This is a question I get asked a lot, more than I expect—by a large multiplier. I have been asked by students in college, or those just about to graduate, or even folks in their 20’s that are looking for guidance on their next job opportunities and selection process. We have all seen the very successful deep thinker or deep doer in a particular area. It could be cloud computing, network or database administration, marketing or mechanical engineering. There is a certain successful aura in a person who is a deep practitioner in a specific area. They love their work, they are passionate about it and tend to spend a lot of their work and personal time invested in that area. They seem very happy in what they do “Comfortable in their specialty” is the way we tend to categorize them.
Then you have the generalist. More than likely they can speak to a broad array of topics and they really enjoy context switching between knowledge domains (Internet, cloud, virtual reality, space technology) and corporate functions. Then for marketing plans one minute, technical architecture and P&L models the next.
Is there a right answer?
More than likely there is no right answer that is applicable for everyone. Some people’s dispositions will push them towards going deep or going broad. Also I believe that over time in one’s life, it is human nature to broaden out as you get exposed to more people and situations. Getting back to the advice, I have found that the best approach to take in the high tech area.
Probably for many others is to make sure that you have both a depth and breadth to your experience. While this may not be surprising and may be fairly predictable if you know me, the real challenge for people’s careers is “How do I do both?”
Best of All Worlds!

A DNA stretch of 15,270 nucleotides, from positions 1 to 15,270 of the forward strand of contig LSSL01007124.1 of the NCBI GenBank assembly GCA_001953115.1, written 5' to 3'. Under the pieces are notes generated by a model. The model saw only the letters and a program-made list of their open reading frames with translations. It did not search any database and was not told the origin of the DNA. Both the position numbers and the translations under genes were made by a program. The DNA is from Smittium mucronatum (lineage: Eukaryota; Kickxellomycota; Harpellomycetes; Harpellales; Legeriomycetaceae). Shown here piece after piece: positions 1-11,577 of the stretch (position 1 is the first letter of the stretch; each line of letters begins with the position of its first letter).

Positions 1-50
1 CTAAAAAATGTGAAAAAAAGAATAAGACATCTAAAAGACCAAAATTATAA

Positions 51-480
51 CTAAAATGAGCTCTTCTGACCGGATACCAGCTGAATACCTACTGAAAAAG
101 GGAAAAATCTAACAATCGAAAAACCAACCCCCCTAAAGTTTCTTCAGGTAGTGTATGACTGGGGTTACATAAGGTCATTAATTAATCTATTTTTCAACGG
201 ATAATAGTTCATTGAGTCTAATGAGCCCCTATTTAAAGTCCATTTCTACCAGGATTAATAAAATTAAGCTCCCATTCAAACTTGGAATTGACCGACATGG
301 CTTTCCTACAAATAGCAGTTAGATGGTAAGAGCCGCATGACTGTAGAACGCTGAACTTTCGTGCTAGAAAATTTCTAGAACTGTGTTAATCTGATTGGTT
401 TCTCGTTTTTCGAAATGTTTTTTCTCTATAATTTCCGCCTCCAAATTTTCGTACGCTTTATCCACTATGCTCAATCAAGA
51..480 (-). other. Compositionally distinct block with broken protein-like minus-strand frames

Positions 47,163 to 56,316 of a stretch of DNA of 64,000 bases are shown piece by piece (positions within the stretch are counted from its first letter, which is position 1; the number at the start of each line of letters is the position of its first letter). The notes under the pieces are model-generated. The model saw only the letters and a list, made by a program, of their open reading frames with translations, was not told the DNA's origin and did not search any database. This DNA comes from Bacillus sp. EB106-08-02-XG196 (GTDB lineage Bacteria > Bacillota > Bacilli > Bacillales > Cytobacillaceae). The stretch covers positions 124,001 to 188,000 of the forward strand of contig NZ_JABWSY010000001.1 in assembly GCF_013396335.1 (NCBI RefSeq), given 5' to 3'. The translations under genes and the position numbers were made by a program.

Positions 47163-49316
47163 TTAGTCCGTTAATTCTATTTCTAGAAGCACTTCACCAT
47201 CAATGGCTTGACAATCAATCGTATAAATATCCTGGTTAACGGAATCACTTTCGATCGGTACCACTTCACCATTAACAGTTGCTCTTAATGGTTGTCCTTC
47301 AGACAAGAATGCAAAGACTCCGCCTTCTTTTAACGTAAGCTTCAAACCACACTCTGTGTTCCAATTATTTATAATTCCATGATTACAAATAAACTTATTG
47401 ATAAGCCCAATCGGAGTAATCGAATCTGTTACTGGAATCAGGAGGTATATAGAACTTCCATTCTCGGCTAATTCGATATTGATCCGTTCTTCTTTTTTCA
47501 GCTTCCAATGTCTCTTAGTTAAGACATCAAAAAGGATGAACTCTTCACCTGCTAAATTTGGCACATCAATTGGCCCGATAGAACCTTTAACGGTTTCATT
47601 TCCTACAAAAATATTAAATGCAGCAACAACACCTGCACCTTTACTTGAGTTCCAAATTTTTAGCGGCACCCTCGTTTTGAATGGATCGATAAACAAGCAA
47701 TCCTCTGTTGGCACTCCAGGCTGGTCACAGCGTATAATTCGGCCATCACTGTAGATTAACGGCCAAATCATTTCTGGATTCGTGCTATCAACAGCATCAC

My previous blog on earlier careers shows how you should attack deep problems in your primary career area. With that set of experience you learn both the domain knowledge and expertise. You learn how to apply the knowledge to new problems as well as how to work across thorny relationships. It is not just the knowledge, but the structured learning on how to solve problems in areas where you are not an expert. The key is to develop and hone your processes and procedures for identifying, approaching, solving and communicating your results. These processes and procedures are critical as you move forward in your career and are instrumental in how you interact as your begin to broaden out your in your field. Technical and engineering training produce logical and analytical people, but you need more of your left brain to the develop the skills to go broad. The move from deep to broad should be something you do with full knowledge and planning; this is not something you just let happen to you. One advantage to broadening out later in your career is that it opens up other areas and opportunities to work in, something you will appreciate later in your working life.
Go deep early in your 20’s and early 30’s and broaden out in your late 30’s. This does not mean that you have to work only where your broad skills are used in the middle and later careers, it just means you have those skills at your disposal. The last point I want to make is that as you are broadening out your base, it is still important to maintain a depth in that original area. Staying abreast of the richness of new developments is important. All too often I see people who have broadened out and did not maintain their depth. The emperor has few clothes at that point.